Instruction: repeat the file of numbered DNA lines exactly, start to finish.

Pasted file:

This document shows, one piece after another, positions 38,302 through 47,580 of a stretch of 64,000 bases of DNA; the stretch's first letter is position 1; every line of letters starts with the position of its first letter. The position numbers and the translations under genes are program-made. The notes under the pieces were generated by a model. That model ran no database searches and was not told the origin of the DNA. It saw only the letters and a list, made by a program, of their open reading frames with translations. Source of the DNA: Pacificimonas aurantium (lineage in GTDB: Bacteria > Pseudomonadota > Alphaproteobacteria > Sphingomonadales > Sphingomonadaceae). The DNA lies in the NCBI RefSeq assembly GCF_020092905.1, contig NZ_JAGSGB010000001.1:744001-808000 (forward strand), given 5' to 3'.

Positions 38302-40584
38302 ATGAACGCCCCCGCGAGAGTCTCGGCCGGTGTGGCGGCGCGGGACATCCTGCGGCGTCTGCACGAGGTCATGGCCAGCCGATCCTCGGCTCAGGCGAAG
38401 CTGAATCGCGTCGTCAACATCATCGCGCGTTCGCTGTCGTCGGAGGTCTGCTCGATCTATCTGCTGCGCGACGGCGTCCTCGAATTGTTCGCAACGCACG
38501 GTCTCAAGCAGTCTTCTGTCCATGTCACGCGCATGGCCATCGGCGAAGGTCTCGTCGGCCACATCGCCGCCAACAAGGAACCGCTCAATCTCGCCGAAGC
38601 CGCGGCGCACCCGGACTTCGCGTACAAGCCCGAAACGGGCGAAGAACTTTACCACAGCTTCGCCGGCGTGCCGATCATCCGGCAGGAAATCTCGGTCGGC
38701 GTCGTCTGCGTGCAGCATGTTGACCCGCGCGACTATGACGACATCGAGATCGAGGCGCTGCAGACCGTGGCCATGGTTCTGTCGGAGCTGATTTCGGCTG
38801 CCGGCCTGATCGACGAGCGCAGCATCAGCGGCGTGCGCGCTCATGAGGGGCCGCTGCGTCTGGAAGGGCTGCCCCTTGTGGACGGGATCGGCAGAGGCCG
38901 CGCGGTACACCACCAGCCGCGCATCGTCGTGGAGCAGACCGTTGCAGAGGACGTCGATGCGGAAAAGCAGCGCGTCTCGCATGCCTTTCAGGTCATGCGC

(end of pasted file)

This document shows, one piece after another, positions 38,302 through 47,580 of a stretch of 64,000 bases of DNA; the stretch's first letter is position 1; every line of letters starts with the position of its first letter. The position numbers and the translations under genes are program-made. The notes under the pieces were generated by a model. That model ran no database searches and was not told the origin of the DNA. It saw only the letters and a list, made by a program, of their open reading frames with translations. Source of the DNA: Pacificimonas aurantium (lineage in GTDB: Bacteria > Pseudomonadota > Alphaproteobacteria > Sphingomonadales > Sphingomonadaceae). The DNA lies in the NCBI RefSeq assembly GCF_020092905.1, contig NZ_JAGSGB010000001.1:744001-808000 (forward strand), given 5' to 3'.

Positions 38302-40584
38302 ATGAACGCCCCCGCGAGAGTCTCGGCCGGTGTGGCGGCGCGGGACATCCTGCGGCGTCTGCACGAGGTCATGGCCAGCCGATCCTCGGCTCAGGCGAAG
38401 CTGAATCGCGTCGTCAACATCATCGCGCGTTCGCTGTCGTCGGAGGTCTGCTCGATCTATCTGCTGCGCGACGGCGTCCTCGAATTGTTCGCAACGCACG
38501 GTCTCAAGCAGTCTTCTGTCCATGTCACGCGCATGGCCATCGGCGAAGGTCTCGTCGGCCACATCGCCGCCAACAAGGAACCGCTCAATCTCGCCGAAGC
38601 CGCGGCGCACCCGGACTTCGCGTACAAGCCCGAAACGGGCGAAGAACTTTACCACAGCTTCGCCGGCGTGCCGATCATCCGGCAGGAAATCTCGGTCGGC
38701 GTCGTCTGCGTGCAGCATGTTGACCCGCGCGACTATGACGACATCGAGATCGAGGCGCTGCAGACCGTGGCCATGGTTCTGTCGGAGCTGATTTCGGCTG
38801 CCGGCCTGATCGACGAGCGCAGCATCAGCGGCGTGCGCGCTCATGAGGGGCCGCTGCGTCTGGAAGGGCTGCCCCTTGTGGACGGGATCGGCAGAGGCCG
38901 CGCGGTACACCACCAGCCGCGCATCGTCGTGGAGCAGACCGTTGCAGAGGACGTCGATGCGGAAAAGCAGCGCGTCTCGCATGCCTTTCAGGTCATGCGC